Latest Kaiser Health News Stories
The Democratic presidential ticket is complete, with Joe Biden’s selection of California Sen. Kamala Harris as his running mate. Health has not been a major issue for Harris, whose career priority has been the criminal justice system. But expect Republicans to pounce on her on-again, off-again support for “Medicare for All.” Meanwhile, with Congress still in a stalemate over another round of COVID-19 relief, President Donald Trump is trying to use his executive power to do what lawmakers have not — with mixed success. Kimberly Leonard of Business Insider, Joanne Kenen of Politico and Mary Agnes Carey of KHN join KHN’s Julie Rovner to discuss this and more. Plus, for extra credit, the panelists recommend their favorite health stories of the week they think you should read, too.
Experts say folks 60 and up must continue to limit exposure in the years to come — even after there is a vaccine for COVID-19.
Teams are starting to test vaccines using messenger RNA or chimpanzee cold viruses to inoculate humans. Will their benefits last?
This statement is taken from a video in which a group of doctors air unproven conspiracy theories about the coronavirus. Dr. Immanuel’s claims were among the most inaccurate. And, before it was removed from social media platforms, thee video was viewed millions of times. President Donald Trump retweeted it.
President Donald Trump’s sobering view of COVID-19 didn’t last long – this week, he was back to pushing hydroxychloroquine, a drug that has been shown not to work in treating the virus. Meanwhile, Republicans on Capitol Hill are still scrambling to agree among themselves and with the White House on the next coronavirus relief bill, as both a moratorium on evictions and extra unemployment payments expire. And the debate over drug prices, which was going to be one of the biggest health issues of this election year, makes a brief appearance. Alice Miranda Ollstein of Politico, Mary Ellen McIntire of CQ Roll Call and Anna Edney of Bloomberg News join KHN’s Julie Rovner to discuss this and more. Also, Rovner interviews KHN’s Markian Hawryluk, who wrote the latest KHN-NPR “Bill of the Month” story about a surprise bill from a surprise surgical assistant.
The FDA must approve any coronavirus vaccine before it’s widely distributed, but political pressure could cloud the decision.
Newsletter editor Lauren Olsen wades through hundreds of health care policy stories each week, so you don’t have to.
Under ordinary circumstances, these phases of vaccine development can take years to complete. But now, during the age of coronavirus, the timeline is being shortened. Here’s an inventory of where things stand.
A rule finalized this spring by the Trump administration permits employers and insurers not to apply drug company copayment assistance toward enrollees’ deductibles and out-of-pocket maximums for any drug.
The Trump administration rolled back protections for transgender patients just days before the Supreme Court cemented LGBTQ rights under the Civil Rights Act. So, what now? Meanwhile, coronavirus politics reaches beyond health care settings. Anna Edney of Bloomberg News, Tami Luhby of CNN and Shefali Luthra of KHN join KHN’s Julie Rovner to discuss this and more. Also, for extra credit, the panelists recommend their favorite health stories of the week they think you should read, too.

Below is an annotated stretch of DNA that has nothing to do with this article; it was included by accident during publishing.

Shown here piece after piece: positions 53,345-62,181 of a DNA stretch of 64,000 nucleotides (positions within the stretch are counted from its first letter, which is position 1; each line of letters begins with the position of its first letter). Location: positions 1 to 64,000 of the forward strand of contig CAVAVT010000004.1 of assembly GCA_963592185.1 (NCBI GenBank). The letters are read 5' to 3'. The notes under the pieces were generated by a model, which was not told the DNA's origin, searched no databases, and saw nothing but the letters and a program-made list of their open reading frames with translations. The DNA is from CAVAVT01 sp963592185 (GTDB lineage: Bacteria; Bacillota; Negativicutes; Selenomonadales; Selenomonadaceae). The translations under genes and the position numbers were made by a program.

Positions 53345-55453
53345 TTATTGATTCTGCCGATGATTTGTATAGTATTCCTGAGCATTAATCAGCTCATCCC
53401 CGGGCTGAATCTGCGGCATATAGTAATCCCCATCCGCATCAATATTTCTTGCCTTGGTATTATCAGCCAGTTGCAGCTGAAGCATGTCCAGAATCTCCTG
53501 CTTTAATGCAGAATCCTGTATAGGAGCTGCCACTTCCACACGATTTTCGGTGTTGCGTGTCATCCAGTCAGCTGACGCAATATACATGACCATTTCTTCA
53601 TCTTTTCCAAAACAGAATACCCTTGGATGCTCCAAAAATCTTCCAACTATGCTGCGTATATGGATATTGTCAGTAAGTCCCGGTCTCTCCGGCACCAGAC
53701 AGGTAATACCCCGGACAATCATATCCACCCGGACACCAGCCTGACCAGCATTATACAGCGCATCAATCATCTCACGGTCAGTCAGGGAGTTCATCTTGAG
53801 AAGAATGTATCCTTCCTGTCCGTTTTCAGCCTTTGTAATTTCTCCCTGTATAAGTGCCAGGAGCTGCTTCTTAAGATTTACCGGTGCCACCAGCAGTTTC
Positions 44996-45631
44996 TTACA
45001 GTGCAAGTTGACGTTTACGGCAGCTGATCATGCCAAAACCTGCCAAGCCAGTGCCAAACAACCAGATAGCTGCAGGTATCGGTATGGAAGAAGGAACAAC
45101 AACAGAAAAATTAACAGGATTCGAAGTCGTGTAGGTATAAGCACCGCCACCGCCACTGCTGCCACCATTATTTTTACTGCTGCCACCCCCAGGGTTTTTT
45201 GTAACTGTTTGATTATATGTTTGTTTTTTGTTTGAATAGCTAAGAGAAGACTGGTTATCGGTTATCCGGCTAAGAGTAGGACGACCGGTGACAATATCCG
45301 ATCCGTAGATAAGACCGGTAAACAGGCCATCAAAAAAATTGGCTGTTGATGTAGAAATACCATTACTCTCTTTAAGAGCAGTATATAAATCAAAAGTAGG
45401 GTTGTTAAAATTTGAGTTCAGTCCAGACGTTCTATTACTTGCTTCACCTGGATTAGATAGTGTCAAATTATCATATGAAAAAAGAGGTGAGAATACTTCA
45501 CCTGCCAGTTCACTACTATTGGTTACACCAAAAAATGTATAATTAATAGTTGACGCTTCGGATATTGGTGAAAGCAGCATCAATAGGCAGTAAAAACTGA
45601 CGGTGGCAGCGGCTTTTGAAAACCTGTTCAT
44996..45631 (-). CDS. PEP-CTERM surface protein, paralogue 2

KHN executive editor Damon Darlin wades through mounds of health care policy stories — so you don’t have to.
Sen. Kyrsten Sinema has received almost $100,000 from drug companies in the current election cycle, a KHN analysis shows, one of the largest cash hauls in Congress. And it’s only her first term.
A Kaiser Health News database tracks campaign donations from drugmakers over the past 10 years.
Trials are an immense undertaking involving tens of thousands of participants. They’re likely to start this summer — but don’t expect quick results. And what’s a successful result, anyway?
Vaccines and antivirals have long been an afterthought but Johnson & Johnson and other firms are widely publicizing how they might stop COVID 19.
Thousands of researchers worldwide are looking for a treatment that will go beyond what remdesivir can do for COVID patients.
KHN’s Julie Rovner joins a panel of journalists on “1A” to talk about promising results in a study of the drug remdesivir and other developments in the battle against the coronavirus.
The Supreme Court this week, in an 8-1 decision, ruled that insurers are due the roughly $12 billion that Congress several years ago tried to cut off in payments under the Affordable Care Act’s “risk corridors” provision. And while the COVID-19 pandemic continues to rage in many places around the country, states are starting to reopen their economies at the urging of President Donald Trump and over objections of public health officials. Caitlin Owens of Axios and Mary Ellen McIntire of CQ Roll Call join KHN’s Julie Rovner to discuss this and more. Also, Rovner interviews KHN’s Carmen Heredia Rodriguez, who wrote the latest KHN-NPR “Bill of the Month” installment about COVID testing that should have been free but was not.
Many Americans order drugs from Canada and other countries because they are cheaper, but U.S. authorities appear to be cracking down on the practice.
Newsletter editor Brianna Labuskes wades through hundreds of health care policy stories each week, so you don’t have to.